When the fabulous players of the Australian String Quartet asked me to write a piece for the
quartet, I had the privilege to listen to their playing in a concert soon after this request. I was
more than impressed by their concert in November 2006 and it was then, on the evening of the
concert that I realized that for this piece I was interested in an unromantic, dry, crisp and light
sound. Somehow the thought of going to Anna Magdalena Bach's Notebook seemed appealing
to me. I had previously worked with two-part inventions of J. S. Bach and the never-ending
pool of inspiration was in this Notebook no less apparent. Few things played a role here: Anna
Magdalena, singer, wife, mother was a superwoman in the Bach household, taking care of J. S.
Bach and many children, looking after students, guest musicians passing through and at the
same time keeping up the high role that the music played in their lives. Bach gave her
Clavierbuechlein in 1725 which he started with two partitas, the rest was gathered over years.
So, in fact it is not always J. S. Bach himself who wrote all the pieces. Sometimes they were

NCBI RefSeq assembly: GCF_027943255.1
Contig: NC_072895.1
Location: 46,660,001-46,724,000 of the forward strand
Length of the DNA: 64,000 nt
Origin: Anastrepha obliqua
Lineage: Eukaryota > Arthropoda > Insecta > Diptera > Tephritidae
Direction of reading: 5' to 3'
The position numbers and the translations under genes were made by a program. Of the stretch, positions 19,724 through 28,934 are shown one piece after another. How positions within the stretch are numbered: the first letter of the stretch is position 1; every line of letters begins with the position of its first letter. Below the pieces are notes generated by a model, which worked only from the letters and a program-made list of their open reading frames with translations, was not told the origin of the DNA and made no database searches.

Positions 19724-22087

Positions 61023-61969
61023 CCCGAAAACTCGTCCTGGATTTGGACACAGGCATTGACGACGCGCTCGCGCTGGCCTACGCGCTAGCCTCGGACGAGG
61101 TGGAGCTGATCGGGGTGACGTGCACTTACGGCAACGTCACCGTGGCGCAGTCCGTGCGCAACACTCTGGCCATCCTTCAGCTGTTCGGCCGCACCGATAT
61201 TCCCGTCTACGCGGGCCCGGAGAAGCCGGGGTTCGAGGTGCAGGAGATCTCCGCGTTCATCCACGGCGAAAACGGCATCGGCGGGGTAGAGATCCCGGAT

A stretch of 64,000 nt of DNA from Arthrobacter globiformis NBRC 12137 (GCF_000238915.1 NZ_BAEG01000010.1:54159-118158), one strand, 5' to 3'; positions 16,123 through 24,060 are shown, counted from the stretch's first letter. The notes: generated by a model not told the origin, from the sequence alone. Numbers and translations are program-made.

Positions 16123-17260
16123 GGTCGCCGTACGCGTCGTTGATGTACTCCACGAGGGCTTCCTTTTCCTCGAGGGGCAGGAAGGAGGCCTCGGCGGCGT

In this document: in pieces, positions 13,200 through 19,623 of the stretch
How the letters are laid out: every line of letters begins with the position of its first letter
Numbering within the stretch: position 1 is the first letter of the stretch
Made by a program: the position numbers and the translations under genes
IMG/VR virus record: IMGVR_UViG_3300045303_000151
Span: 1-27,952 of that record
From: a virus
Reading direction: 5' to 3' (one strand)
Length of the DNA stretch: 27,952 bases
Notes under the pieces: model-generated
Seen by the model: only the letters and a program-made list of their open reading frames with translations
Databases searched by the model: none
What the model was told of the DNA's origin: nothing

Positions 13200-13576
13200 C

written by his sons or by students or friends.
I decided to choose the ones that I liked the most. And also the ones which would work in
contrast with each other. The way I worked with the material was to give the original piece a
chance to sound recognizable, at the same time giving it an impetus to change direction.
Nr. 1 “Polonaise in G minor.” This is based on a piece possibly written by C. P. E. Bach. I was
attracted by its minimalist and repetitive nature.
Nr2 “Musette.” “Musette” from the Notebook is possibly one of the most popular pieces to
learn when one is a beginning pianist. I liked its spiky rhythm and insistency.
Nr3 “Aria.” This is based on the excruciatingly beautiful piece "Bist Du bei Mir", and therefore
for me the hardest to find a way to write a tribute rather than imitate it. I chose a chorale-like
close chords and occasional snippets or fragments of the original to intersperse. It ends on an A
dominant 7 which leads into the next movement which is in D Minor.
Nr 4 “Menuet 1” based on a popular Menuet from the Book. It starts with pizzicato and it takes
a little while till the first violin enters with the main melody.
Nr 5 “Polonaise 2.” This one starts out as a canon, starting with cello, then echoed by viola. Of
all the movements this is the most dramatic.
Nr 6 “Menuet 2.” In this final piece the material runs parallel in different instruments in
opposing tempi for a while.